* Trade surged to $10.7 bln from $1 bln in last decade
* Turkey under pressure to enforce sanctions
ISTANBUL, Feb 7 (Reuters) - Turkey and Iran aim to triple their bilateral trade to $30 billion in five years, Iran’s foreign minister was reported as saying, despite U.S. attempts to constrict ties between Tehran and its closest neighbours.
NATO member Turkey and Iran, its second biggest gas supplier, have built up strong trade and political ties over the last decade to the concern of Washington, which has pushed an international campaign to isolate Tehran over its disputed nuclear programme.
“There is a political determination in the two countries to develop relations further,” Iran’s Foreign Minister Ali Akbar Salehi, was quoted by state-run Anatolian news agency as saying on Sunday, when Turkey and Iran signed a joint economic commission accord in Tehran.
The cooperation talks spanned areas such as transport, industry and customs, Anatolian said.
Turkish State Minister Cevdet Yilmaz also set a target of $30 billion trade volume, without specifying a time frame.
Their bilateral trade volume rose to $10.7 billion last year from about $1 billion in 2000, Yilmaz said. Turkey’s exports to Iran stood at $3.44 billion last year, making it Turkey’s 10th biggest export market.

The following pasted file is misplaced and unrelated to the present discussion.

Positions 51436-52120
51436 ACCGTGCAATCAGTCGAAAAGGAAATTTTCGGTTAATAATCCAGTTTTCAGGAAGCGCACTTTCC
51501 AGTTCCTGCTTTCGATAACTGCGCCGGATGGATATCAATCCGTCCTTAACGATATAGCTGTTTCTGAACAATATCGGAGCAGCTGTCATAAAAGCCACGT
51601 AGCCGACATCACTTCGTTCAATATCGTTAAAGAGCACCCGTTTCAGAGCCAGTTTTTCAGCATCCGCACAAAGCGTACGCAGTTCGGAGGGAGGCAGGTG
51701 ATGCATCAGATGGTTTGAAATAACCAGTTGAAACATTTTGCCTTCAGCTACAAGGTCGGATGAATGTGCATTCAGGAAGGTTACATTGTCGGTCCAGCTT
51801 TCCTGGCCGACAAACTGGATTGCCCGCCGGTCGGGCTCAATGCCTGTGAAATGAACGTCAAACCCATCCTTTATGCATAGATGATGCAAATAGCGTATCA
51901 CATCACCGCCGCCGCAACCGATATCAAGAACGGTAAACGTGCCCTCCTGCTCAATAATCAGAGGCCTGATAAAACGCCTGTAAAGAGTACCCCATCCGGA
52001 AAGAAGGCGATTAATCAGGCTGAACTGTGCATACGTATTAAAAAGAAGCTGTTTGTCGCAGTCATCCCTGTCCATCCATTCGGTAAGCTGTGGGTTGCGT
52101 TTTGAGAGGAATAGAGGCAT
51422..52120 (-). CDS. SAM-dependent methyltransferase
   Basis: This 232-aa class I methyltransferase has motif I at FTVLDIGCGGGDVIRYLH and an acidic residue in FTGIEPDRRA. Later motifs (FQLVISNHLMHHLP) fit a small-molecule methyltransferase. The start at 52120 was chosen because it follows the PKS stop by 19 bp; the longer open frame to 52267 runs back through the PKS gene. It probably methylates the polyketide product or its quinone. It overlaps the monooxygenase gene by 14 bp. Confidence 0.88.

Washington has increased pressure on Ankara to enforce sanctions against Iran.
Turkey says it observes United Nations sanctions against Iran but declares it is not obligated to adhere to a separate U.S. embargo that targets Iranian energy.
The U.S. Treasury last week blacklisted six individuals and five business entities in Iran and Turkey for providing materials and support to Iran’s ballistic missile development efforts.
Western powers suspect Iran is trying to secretly build a nuclear weapon, a charge Tehran denies. (Writing by Daren Butler; Editing by Matthew Jones)